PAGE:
If you look back at programs that lacked tradition but gained instant success in collegiate athletics, you’ll often find a trace of violations committed during recruitment. Just look at Baylor and Tennessee basketball recently — neither program had success, yet both have done well the last few years, and both programs also have been involved in recruiting violations. Oregon is in a similar spot in football — they’ve enjoyed some success over the years, but they’ve never been a consistent national power until the last two years. They’ve also never really been a program that could pry top-level recruits on a national level. But lately they’ve been able to do it, and the recent investigation of the school’s relationship with Willie Lyles leaves a trail indicating why that may have been possible.
Yahoo! Sports reported that Oregon had paid Lyles’ Houston-based Complete Scouting Services $25,000 a few weeks after highly-touted Texas running back recruit Lache Seastrunk (pronounced Lake) signed with the school. Though it’s completely ordinary for schools like Oregon to pay national scouting services for video and contact information of players, it usually doesn’t cost more than $5,000 or so. A $25,000 payment seems exorbitant, and it looks like the scouting service Lyles was a part of is a business front for steering players to the school.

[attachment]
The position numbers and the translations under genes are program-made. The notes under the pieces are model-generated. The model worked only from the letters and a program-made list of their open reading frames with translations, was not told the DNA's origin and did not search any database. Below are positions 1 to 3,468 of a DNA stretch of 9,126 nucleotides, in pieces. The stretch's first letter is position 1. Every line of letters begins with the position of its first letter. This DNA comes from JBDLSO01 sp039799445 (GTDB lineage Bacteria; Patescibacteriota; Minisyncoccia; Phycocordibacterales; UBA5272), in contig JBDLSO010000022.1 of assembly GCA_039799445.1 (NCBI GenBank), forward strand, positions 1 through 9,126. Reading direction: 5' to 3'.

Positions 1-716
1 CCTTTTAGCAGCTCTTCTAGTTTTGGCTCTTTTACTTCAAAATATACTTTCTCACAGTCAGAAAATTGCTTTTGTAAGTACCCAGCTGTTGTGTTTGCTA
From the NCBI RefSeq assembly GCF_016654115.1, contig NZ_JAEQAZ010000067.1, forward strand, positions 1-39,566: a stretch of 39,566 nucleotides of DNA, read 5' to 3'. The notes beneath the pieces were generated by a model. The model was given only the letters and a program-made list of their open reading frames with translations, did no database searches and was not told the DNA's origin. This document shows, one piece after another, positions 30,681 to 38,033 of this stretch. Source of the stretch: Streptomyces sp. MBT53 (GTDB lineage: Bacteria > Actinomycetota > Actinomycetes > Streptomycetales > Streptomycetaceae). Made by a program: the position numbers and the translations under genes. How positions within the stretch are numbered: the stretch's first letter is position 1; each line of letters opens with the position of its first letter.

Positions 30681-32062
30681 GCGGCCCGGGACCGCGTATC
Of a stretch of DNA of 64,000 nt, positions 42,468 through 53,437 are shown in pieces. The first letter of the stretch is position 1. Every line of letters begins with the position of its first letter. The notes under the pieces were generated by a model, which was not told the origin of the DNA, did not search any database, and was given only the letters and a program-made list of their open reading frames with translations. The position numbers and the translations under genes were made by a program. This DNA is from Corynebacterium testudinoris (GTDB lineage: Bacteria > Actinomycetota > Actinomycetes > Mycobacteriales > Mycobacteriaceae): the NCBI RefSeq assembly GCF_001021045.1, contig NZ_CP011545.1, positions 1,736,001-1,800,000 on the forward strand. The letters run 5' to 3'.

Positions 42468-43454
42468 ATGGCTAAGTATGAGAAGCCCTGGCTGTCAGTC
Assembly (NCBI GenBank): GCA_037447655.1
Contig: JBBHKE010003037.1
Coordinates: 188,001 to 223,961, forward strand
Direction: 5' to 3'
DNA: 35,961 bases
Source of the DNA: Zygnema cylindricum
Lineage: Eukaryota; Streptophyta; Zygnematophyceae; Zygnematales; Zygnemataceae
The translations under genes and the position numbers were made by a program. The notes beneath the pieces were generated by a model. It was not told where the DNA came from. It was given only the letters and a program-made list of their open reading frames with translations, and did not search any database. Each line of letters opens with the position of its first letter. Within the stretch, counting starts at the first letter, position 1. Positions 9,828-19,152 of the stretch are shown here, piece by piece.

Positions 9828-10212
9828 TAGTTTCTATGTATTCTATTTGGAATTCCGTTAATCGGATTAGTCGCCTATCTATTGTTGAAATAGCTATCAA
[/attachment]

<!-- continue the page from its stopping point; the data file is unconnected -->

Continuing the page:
Now here’s the kicker from The Oregonian as pointed out by Sports by Brooks “if you ask [football coach Chip] Kelly what was provided he’ll tell you the Ducks received contact information for players — ‘names and phone numbers.’”
That doesn’t really match up with what was listed on the invoice regarding services rendered by Lyles’ scouting service:
Nobody denies that Oregon has had immense success lately and that they’ve built a strong program. Nobody denies that recruiting on a national level is vital to their success. But the question is whether or not they paid people close to valuable recruits to try and send players to their college.
Lyles is said to be a street agent who has a personal relationship with Lache’s mother. A $25,000 payment to his scouting company certainly raises questions and makes Oregon appear guilty, even if the payment is legitimate in the eyes of the NCAA.Google+